With the ever growing stresses of daily life, it is becoming increasingly important for people to take time to relax, and what better way to do this than having a massage? Swedish massage is based on the Western concepts of anatomy and physiology, and unlike most Asian styles of massage, it is not based on energy work. It is the most common and widespread style of massage in the Western world. In taking a Swedish massage course, not only will you learn the specific techniques and train to be a massueuse, you’ll get to have a lot of freebie massages yourself from fellow students!
History of Swedish massage
Swedish massage was first developed in the 19th century and is often accredited to Swedish physiologist Per Henrik Ling, however it was actually Dutch practitioner Johan Georg Mezger who adopted the French names for the five basic strokes used in Swedish massage. The first college to teach Swedish massage was established in Stockholm in 1813 and it later spread throughout Europe. By 1894 Swedish massage was widely accepted as a professional occupation and as an accepted form of medical treatment. The term Swedish massage is actually only known in English and Dutch speaking countries; in all other countries, including Sweden, it is known as classic massage.
What does a Swedish massage involve?
Swedish massage is considered to be a full body massage as it works on all the major muscle groups in the body. Swedish massage is made up of five main, basic strokes which use long, gliding techniques in the direction of blood returning to the heart. The aim is to target muscles and blood flow and alleviate any ache or pains. There are different types of Swedish massage depending on the type of masseuse that you go to; deep tissue massage and sports massage are both types of Swedish massage. Some of these can be more relaxing and gentle while others, such as a deep tissue massage, can be more intense.
The five strokes of Swedish massage
Effleurage: This includes long strokes that go from neck down to the base of the spine and also from the shoulders down to the finger tips. These strokes go towards the heart in order to aid blood flow.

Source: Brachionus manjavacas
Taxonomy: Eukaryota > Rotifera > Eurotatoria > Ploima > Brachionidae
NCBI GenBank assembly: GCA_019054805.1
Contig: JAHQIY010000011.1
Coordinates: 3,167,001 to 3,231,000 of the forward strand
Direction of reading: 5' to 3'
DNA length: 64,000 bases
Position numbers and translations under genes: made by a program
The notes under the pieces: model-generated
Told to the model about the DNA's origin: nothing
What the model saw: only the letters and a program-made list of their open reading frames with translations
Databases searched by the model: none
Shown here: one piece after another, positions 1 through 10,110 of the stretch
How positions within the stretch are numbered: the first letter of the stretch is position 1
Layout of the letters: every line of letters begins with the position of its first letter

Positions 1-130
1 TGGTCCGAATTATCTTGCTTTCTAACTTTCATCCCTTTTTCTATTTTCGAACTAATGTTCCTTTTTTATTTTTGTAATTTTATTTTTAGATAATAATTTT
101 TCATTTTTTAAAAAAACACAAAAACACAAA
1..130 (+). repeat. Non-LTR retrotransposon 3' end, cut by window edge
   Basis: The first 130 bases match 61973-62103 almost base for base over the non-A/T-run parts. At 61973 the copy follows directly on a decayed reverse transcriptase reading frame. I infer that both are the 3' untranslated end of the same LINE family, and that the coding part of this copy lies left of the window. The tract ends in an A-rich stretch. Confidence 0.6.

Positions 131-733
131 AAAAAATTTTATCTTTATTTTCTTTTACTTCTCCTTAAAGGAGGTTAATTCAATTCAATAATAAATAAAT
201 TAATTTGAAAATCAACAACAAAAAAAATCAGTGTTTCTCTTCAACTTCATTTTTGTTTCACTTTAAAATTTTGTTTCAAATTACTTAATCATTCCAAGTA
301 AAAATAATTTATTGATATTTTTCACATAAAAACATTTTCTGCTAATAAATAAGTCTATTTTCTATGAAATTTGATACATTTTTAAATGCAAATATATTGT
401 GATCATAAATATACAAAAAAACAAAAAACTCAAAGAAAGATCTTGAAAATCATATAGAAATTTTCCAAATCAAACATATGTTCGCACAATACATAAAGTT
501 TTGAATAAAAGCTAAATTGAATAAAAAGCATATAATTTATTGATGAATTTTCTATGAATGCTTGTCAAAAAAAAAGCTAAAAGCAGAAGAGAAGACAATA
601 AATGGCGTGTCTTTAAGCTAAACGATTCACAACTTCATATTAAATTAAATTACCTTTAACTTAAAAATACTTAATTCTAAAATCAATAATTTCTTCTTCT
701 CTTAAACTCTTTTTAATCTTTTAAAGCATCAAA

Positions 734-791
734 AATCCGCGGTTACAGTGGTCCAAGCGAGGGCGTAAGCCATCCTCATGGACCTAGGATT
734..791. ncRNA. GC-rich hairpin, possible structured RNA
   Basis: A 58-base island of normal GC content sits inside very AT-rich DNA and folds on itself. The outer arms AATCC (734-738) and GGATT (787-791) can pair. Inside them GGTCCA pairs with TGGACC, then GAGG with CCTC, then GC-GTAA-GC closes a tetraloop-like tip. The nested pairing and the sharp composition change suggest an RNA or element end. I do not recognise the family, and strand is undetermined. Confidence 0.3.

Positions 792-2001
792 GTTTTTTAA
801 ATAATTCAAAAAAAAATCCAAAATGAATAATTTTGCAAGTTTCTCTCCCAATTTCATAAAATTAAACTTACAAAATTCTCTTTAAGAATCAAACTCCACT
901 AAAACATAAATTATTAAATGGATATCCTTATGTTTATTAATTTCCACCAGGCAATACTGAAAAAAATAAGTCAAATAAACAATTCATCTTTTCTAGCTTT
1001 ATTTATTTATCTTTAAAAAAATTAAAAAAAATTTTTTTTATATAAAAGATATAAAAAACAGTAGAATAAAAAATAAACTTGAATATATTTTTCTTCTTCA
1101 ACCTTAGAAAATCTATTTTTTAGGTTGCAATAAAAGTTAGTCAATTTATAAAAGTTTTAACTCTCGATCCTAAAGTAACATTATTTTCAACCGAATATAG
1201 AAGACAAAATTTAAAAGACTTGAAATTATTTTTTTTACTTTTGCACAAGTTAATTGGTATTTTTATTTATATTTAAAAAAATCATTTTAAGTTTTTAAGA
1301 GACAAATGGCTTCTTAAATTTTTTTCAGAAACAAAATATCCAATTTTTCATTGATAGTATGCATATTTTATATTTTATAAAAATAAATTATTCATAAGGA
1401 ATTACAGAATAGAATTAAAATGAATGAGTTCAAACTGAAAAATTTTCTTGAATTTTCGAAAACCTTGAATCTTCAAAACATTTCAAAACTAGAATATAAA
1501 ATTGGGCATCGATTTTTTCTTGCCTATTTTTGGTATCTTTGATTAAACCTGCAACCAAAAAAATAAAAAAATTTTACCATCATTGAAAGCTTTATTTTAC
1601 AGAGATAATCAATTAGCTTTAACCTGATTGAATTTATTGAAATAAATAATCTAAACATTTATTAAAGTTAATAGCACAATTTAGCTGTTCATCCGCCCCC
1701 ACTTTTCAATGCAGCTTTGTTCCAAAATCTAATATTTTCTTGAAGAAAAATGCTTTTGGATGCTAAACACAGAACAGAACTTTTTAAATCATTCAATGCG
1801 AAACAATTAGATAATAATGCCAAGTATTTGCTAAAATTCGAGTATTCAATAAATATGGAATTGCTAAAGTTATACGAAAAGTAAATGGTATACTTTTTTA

Petrissage: This is a deeper type of stroke that aims at pushing the muscle to alleviate tension. This involves a kneading and squeezing motion and smoothes out any lumps.
Tapotement: Rhythmic tapping with the hand aims at releasing tight and cramped muscles. Often administered by using a karate chop technique and is often used at the end of a massage as it helps to stimulate and wake up the body.
Friction: Using circular motion, friction is applied to the body in order to help stimulate muscles, soothe sore muscles, and improves the flexibility of muscles.
Vibration or shaking: Rhythmic and rapid shaking of the body is by far the most relaxing massage technique. This technique leads to pain relief and relaxation, try not to fall asleep.
What will I learn on the course?
On a Swedish massage course you will be taught everything about Swedish massage, from learning how to prepare for body, to which oils to use and the techniques involved in Swedish massage. Once you have gone through the techniques you will be able to partner up with someone else on the course and take it in turns to massage each other using the techniques you have learnt. The tutor will give you one on one advice on how you can improve your massage.
Not only does this mean that you will learn how to give Swedish massages, but it also means you will receive one. This will give you time to relax and if the other person has learnt properly, then you should be able to receive a high quality massage.
Can I have a career in Swedish massage?
Many of the Swedish massage courses on our list are actually designed to help train you and give you the qualifications needed to become a Swedish masseuse. There are many courses that offer qualifications by the Vocational Training Charitable Trust (VTCT), such as level three awards, and these will make you a qualified Swedish masseuse.
The top 10 benefits of Swedish massage
Helps you to relax, both mentally and physically.
Increases blood circulation.
Alleviates muscle aches and pains.
Can help to improve posture.
Reduces stress levels.
Relieves stiff joints.
Improves and maintains the mobility of bones.
Can improve the flexibility of muscles.
The relaxation can help prevent anxiety and depression.
Stimulation and blood flow helps to maintain and improve appearance of the skin.